Friday, December 12, 2008

UK police: 'We need crime breathalysers for PCs'

“UK police are hoping to one day develop a breathalyser-style tool for computers that could instantly flag up illegal activity on any PC it's attached to.

Detective superintendent Charlie McMurdie, architect of the UK's Police Central E-crime Unit (PCeU), said front line police ideally need a digital forensic tool as easy to use as the breathalyser, to help them deal with growing numbers of computers being seized during raids on suspects' homes.

She told silicon.com: “Do we need to seize five computers in a suspect's house or could we use a simple tool to preview on site and identify there's that one email we are looking for and we can then use that and interview the person now, rather then waiting six to 12 months for the evidence to come back to us?” Source: www.silicon.com/public sector.

If you think about it, it doesn't seem like such a crazy idea. Years ago I fooled around with Prolog, a programming language specifically for such programs.

What she is talking about is an expert system using fuzzy logic. Very similar to programs already in existence or in development in other fields like medical diagnostics and mechanical troubleshooting.

It is fun to theorize about how such a system could actually work:

First of all, each of the areas of investigation would need to be identified and analyzed for the type of expert knowledge required to perform that specific investigative task.

By the way, this should not be confused with some of the operations that some first responder software already perform, such as automatically collecting certain types of data from a suspect computer like Internet history or suspected child porn.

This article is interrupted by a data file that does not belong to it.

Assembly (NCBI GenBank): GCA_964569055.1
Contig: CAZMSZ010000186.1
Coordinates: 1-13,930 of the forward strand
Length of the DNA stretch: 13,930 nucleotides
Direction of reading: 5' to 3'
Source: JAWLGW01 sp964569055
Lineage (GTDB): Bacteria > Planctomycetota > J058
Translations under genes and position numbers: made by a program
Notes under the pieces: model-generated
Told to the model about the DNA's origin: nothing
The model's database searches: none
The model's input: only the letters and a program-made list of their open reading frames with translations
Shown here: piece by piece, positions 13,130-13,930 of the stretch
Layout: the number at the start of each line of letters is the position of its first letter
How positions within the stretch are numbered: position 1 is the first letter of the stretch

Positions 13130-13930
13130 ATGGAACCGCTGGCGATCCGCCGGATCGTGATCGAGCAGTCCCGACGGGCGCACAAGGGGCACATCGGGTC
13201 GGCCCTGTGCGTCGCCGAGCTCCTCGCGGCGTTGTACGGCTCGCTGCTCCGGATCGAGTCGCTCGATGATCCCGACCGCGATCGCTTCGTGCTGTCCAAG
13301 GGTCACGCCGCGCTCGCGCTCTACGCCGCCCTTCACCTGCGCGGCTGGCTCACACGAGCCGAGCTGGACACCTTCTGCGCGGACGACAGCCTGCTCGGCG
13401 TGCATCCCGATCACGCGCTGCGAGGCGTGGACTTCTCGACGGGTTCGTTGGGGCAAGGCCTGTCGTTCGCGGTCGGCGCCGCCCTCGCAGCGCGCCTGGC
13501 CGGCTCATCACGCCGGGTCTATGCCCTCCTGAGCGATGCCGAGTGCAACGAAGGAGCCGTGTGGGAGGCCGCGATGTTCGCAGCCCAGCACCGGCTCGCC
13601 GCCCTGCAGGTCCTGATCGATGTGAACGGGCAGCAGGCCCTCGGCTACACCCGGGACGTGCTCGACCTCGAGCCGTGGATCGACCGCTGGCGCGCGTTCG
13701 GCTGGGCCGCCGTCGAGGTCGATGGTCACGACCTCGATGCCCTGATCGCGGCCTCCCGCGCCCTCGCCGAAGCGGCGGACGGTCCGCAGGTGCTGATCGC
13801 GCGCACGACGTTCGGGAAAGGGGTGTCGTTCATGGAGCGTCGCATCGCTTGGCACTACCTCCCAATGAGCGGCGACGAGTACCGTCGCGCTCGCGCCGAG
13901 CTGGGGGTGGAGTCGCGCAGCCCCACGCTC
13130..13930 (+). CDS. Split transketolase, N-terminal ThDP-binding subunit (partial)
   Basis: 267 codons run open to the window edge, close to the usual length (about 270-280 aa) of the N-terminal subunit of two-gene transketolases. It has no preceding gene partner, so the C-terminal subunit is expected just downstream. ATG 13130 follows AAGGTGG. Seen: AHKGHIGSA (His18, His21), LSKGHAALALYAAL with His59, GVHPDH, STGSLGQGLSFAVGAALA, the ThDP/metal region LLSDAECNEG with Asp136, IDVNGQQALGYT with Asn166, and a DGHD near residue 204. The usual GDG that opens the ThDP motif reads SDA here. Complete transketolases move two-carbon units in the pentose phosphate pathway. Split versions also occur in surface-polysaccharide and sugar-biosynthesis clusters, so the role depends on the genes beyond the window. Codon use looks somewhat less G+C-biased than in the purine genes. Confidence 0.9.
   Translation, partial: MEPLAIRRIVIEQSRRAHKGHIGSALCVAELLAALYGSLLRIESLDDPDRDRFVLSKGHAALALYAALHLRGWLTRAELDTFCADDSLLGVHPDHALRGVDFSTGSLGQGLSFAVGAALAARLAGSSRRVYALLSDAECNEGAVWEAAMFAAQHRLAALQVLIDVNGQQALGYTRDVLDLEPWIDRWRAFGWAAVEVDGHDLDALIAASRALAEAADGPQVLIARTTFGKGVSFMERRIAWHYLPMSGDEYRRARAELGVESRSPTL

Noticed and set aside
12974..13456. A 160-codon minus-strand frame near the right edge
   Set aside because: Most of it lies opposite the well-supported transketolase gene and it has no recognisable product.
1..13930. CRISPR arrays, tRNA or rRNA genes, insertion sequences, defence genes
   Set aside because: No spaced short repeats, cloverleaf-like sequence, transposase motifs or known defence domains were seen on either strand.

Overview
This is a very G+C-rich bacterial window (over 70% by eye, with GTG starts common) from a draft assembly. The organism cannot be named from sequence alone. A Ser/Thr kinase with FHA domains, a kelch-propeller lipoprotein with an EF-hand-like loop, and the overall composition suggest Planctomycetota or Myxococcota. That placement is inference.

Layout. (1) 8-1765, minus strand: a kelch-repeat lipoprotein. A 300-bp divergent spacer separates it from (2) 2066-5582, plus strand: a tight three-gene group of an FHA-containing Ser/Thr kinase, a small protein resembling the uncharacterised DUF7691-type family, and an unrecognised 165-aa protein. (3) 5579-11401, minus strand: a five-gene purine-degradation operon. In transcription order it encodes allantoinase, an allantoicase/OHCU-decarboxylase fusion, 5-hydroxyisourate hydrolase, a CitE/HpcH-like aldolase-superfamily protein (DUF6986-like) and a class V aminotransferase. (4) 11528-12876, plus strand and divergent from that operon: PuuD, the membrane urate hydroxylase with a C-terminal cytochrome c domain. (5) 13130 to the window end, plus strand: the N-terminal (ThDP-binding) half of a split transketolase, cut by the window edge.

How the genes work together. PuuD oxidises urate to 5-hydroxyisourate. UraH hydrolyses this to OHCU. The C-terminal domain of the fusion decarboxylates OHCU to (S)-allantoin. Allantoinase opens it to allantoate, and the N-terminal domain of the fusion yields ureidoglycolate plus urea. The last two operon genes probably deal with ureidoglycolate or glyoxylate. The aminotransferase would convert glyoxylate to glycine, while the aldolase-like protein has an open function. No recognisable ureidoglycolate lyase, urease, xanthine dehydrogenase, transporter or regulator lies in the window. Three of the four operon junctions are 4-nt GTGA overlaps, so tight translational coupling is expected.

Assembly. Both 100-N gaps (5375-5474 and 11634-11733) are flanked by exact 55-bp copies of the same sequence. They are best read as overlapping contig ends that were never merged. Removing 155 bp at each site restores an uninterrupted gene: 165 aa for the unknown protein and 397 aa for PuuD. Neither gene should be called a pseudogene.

Data collection, while the primary driver for beginning the analysis, is only the start. Where the expert system software comes in is in duplicating to some degree what a computer forensics expert would do with that data. The analysis part of it.

Once a specific area of investigation is identified, several things would need to happen to begin to build such a system:

1.What data must be collected for that area?

2.What type of analysis must be done?

3.What type of information (expert knowledge) is needed to properly analyze that data?

4.How can the expert system analyze the data using fuzzy logic?

5.What would trigger a “hit”?

As a computer forensics examiner and long time software designer and programmer, I find the idea very interesting and worth pursuing.

Now, who wants to give me some grant money to make this happen?

Wednesday, December 10, 2008

No Anti-Forensics Here

I recently received a comment on a specific method of anti-forensics prompted by one of my posts.  I rejected the comment and here's why:

I will not write about specific anti-forensic methods on this blog, nor will I publish comments that include such information.

For those willing to do the research, such information is available.  Just not here.

Thursday, December 4, 2008

Free Internet Email Accounts – A False Sense of Security

Lots of people have free email accounts from Yahoo, Hotmail, Google, and other vendors. And of course, the obvious reason is that they are free.